Design and Chassis
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  • SanX - Friday, August 8, 2014 - link

    What is actually very BAD and no one noticed

    - Crazy 97C temperature of processor cores. Intel must speed up its 14nm technology

    - Because matrix is pentile its PPI=195 or may be a bit better due to RGBW. This makes this screen actually even worse then in Microsoft Surface 3 PPI=216. You can see all its gargantuan pixels on both. How tech people are sooooooo damn fooled by the fake 3200 numbers? Large tablet screens ***must be 4K***
    Reply
  • Rdmkr - Sunday, August 10, 2014 - link

    your PPI math is off; the number of subpixels matches that of a 225 PPI 13.3 inch non-pentile screen. I thought pentile was a disaster until I learned that the human eye almost completely ignores color information in registering pixel-level detail. The wikipedia page for "Chrominance" has a good picture to demonstrate this, as does the one for the "YCbCr" color space. Another piece of evidence towards this is that blue-ray content has heavily undersampled color information and hardly anyone ever notices or mentions that it is less than "true" 1080p. Reply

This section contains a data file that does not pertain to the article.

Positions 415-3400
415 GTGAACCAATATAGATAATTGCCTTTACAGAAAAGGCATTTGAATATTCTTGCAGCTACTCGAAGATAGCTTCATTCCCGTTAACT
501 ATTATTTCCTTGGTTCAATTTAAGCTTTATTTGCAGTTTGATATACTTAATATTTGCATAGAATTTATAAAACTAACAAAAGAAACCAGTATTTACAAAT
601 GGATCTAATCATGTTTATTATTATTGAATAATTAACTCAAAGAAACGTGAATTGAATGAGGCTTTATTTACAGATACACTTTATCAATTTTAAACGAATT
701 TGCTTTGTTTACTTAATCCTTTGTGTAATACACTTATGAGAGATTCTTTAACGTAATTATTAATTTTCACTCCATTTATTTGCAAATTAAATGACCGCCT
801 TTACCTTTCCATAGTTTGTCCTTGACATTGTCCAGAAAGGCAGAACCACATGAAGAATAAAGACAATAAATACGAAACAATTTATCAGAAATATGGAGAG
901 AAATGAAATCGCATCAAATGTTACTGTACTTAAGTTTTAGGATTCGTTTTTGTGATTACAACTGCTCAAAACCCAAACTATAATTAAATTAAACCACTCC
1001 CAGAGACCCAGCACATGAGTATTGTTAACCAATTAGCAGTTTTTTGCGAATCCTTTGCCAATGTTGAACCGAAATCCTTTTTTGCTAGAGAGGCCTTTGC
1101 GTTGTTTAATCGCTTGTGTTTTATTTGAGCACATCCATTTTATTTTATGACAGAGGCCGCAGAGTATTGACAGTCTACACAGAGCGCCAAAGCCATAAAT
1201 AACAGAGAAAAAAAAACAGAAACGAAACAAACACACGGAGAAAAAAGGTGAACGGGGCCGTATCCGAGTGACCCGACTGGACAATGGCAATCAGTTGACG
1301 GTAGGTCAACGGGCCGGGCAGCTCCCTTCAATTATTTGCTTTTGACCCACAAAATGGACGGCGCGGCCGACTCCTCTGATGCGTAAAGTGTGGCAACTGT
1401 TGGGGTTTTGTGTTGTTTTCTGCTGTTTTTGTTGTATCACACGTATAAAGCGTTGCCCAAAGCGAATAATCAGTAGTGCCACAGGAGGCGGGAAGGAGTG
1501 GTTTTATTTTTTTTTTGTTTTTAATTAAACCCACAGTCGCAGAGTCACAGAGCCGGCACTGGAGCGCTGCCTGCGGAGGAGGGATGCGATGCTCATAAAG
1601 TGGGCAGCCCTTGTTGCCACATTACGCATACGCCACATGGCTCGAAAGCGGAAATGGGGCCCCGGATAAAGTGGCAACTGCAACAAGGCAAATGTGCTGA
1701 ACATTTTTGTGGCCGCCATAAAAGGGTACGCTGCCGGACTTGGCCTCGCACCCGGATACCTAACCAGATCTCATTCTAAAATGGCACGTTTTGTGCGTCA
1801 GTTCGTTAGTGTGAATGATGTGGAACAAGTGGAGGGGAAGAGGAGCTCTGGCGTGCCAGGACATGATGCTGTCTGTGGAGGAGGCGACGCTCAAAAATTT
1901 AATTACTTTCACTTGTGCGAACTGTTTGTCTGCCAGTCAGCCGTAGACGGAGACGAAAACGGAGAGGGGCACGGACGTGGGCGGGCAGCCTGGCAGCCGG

• mitchellvii - Tuesday, September 9, 2014 - link

    Sorry dude but I've owned both the Surface Pro and the Y2P and I'm here to tell you, the Surface Pro comes nowhere close to the clarity of this screen. You honestly have no idea what you are talking about. Reply
  • mitchellvii - Tuesday, September 9, 2014 - link

    97C? Lol, really? My Y2P i7 rarely even gets warm. I could bake bread on my Surface Pro. Reply
  • Bateluer - Sunday, August 10, 2014 - link

    I almost bought this same model a few weeks back, but ended up going for the older 11s model instead. The Yoga 2s were definitely nice, but that un-upgradeable RAM is a real buzz kill. Reply
  • medi02 - Monday, August 11, 2014 - link

    I wish they'd do it with one of AMD's APUs. The one with discrete GPU is way to expensive and Intel HD is a no thanks, not to mention the higher price. Reply